This does runtime initialization, what I am really after is Compile time initialization where the reverse array is loaded as const static data. – doron Sep 16 '11 at 12:25

As there are several solutions given that don't generate a table but still allow compile time lookup, here is another one

constexpr char kLetters[] = "ABCDEFGHIJKLMNOPQRSTUVWXYZ";
constexpr int get(char const x, int const i = 0) {
  return kLetters[i] == x ? i : get(x, i + 1);

Use at compile time

int x[get('F')];
static_assert(sizeof(x) == sizeof(int[5]), "");

Specifying a character that doesn't exist will result in an error. If you use the function at runtime, you will get undefined behavior if you specify a character that doesn't exist. Proper checking can be added for those cases.

It yields the index of the first character found. No error is given if a character appears twice in the haystack.

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If you can use c++0x (tested with gcc 4.5), this works:

constexpr int getLetterNumber(char a){ return std::map<char,int>({{'a',2},{'b',1},{'c',4}})[a]; }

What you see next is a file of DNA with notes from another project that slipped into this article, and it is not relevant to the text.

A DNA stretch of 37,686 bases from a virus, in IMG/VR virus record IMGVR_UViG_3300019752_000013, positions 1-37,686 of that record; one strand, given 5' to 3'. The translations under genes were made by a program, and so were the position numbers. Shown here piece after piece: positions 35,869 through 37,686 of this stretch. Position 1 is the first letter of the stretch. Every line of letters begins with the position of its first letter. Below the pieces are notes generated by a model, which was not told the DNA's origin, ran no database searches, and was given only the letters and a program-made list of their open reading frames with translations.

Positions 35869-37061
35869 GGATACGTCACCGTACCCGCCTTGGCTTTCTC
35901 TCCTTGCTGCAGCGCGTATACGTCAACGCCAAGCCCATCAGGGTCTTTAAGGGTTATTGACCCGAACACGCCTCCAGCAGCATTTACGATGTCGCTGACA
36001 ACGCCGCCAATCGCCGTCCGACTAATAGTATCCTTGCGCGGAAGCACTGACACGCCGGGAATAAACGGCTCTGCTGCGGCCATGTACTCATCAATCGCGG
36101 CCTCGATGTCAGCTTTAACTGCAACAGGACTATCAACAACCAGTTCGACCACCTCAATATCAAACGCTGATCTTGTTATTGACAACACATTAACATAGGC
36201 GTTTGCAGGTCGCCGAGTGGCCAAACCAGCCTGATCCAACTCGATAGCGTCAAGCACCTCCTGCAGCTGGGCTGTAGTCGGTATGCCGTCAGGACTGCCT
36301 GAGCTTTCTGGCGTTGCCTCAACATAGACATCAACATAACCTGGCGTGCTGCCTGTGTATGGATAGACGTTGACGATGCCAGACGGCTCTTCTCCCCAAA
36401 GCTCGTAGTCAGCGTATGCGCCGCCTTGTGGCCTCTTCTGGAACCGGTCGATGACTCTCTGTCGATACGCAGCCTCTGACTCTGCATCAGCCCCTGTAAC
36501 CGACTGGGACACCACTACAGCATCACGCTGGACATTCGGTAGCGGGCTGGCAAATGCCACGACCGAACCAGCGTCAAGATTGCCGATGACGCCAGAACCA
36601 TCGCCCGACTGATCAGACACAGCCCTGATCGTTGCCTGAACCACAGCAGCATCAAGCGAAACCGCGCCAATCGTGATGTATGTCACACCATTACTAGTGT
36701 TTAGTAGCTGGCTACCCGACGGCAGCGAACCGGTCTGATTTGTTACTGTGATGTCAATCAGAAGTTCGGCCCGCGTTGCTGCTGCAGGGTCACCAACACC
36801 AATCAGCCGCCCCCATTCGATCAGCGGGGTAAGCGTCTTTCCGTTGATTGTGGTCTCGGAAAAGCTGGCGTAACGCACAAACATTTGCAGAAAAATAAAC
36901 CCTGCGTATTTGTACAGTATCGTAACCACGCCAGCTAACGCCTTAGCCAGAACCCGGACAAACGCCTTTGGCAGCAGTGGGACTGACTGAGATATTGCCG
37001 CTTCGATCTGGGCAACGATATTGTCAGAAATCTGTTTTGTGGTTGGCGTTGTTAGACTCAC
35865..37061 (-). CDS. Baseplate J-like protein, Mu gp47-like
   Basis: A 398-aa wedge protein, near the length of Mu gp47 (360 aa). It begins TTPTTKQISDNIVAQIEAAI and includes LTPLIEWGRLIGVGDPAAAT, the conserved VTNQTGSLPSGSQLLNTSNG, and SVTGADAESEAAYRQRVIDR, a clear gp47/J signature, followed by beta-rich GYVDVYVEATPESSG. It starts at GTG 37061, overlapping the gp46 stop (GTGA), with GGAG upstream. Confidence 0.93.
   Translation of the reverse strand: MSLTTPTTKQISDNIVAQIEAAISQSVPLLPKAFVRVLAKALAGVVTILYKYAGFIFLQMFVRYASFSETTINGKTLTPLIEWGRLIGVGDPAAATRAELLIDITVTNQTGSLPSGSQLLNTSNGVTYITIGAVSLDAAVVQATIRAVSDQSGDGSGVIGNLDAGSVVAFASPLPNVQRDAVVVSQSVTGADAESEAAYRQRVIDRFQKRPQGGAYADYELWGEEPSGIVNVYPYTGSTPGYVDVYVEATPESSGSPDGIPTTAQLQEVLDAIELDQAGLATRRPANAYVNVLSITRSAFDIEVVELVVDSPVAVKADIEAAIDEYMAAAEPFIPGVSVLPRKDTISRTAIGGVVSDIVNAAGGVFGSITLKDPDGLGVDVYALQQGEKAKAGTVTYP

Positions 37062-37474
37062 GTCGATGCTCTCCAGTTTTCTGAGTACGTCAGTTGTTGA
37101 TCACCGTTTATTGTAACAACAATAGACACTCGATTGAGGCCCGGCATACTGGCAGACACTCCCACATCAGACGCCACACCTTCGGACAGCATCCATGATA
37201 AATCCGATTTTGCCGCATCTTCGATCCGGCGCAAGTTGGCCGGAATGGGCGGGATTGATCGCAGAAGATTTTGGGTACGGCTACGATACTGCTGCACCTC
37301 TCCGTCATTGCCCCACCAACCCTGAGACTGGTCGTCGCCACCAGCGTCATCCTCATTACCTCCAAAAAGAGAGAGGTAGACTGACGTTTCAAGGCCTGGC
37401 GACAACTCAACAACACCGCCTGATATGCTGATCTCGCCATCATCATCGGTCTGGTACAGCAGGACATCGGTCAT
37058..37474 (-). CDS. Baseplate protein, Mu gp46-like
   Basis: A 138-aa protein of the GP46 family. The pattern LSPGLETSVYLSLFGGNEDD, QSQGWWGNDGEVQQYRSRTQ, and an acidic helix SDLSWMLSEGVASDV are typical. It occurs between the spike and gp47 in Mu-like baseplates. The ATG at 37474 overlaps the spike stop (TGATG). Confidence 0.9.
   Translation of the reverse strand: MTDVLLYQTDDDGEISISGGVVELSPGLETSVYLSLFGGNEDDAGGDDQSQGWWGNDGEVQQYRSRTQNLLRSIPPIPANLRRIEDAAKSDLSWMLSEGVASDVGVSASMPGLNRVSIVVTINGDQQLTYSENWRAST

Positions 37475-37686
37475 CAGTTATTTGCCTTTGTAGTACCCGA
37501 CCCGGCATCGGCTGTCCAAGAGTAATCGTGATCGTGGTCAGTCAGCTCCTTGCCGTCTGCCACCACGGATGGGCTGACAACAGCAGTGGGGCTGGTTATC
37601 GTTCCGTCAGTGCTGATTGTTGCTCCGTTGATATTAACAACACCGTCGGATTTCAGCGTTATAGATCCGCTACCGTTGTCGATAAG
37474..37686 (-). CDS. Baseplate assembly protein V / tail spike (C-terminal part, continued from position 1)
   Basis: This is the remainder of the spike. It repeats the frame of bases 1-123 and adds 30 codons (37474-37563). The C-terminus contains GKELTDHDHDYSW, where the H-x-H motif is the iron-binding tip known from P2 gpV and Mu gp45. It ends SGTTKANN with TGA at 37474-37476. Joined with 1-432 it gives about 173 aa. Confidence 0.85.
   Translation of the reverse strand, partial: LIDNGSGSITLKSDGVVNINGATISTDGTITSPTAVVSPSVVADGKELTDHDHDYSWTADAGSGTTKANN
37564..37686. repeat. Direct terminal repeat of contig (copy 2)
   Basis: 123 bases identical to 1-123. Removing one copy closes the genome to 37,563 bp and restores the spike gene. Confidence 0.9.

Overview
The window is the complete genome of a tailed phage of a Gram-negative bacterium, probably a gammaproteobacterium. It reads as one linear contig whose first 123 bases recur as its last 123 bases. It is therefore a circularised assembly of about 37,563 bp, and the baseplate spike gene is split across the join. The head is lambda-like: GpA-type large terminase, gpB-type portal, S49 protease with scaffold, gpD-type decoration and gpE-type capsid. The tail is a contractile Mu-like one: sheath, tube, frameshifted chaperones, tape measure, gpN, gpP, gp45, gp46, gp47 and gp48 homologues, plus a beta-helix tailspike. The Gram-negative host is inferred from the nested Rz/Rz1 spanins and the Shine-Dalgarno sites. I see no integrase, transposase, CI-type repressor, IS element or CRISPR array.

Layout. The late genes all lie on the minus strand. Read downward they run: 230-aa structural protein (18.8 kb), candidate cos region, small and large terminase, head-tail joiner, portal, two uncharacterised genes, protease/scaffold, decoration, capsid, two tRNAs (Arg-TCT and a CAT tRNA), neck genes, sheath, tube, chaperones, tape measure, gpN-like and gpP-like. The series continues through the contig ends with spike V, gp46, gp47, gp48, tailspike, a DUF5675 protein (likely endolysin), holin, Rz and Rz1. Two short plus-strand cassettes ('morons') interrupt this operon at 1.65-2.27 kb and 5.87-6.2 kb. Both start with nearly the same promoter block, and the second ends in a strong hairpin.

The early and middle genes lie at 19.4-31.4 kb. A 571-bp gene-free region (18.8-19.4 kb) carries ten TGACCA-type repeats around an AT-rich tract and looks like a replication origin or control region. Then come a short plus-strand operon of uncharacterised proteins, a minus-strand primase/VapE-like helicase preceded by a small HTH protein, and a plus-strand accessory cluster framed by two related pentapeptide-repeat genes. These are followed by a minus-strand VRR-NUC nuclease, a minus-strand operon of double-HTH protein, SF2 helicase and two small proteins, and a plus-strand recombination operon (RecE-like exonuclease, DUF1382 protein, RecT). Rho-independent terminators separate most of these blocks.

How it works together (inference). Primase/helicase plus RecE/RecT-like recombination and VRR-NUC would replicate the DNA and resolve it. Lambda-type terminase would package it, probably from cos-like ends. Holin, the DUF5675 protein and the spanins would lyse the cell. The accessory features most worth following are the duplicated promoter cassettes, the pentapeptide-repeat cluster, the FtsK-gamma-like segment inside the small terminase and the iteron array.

int main(){
    const char ch='b';
    std::cout<<ch<<": "<<getLetterNumber(ch)<<std::endl;

constexpr enforces evaluation at compile-time.

EDIT: that solution is not correct, as pointed out. constexpr does not enfoce compile-time evaluation. This does does the lookup really at compile-time (similar to solutions posted meanwhile).

template<char C> int ch2Num();
#define CHR(c,i) template<> int ch2Num<c>(){ return i; }
CHR('a',2); CHR('b',1); /* ... */
#undef CHR
int main(void){
    const char ch='b';
    std::cout<<ch<<": "<<ch2Num<ch>()<<std::endl;
share|improve this answer
No, constexpr does not enforce evaluation at compile-time. It allows it. That nitpick aside, this code should not even compile. std::map does not have any constexpr constructor. – R. Martinho Fernandes Sep 14 '11 at 16:41
Just checked the disassembly, you're right. The function is called (or inlined with -O3, even if ch and the number are made constexpr as well :-(. – eudoxos Sep 14 '11 at 16:43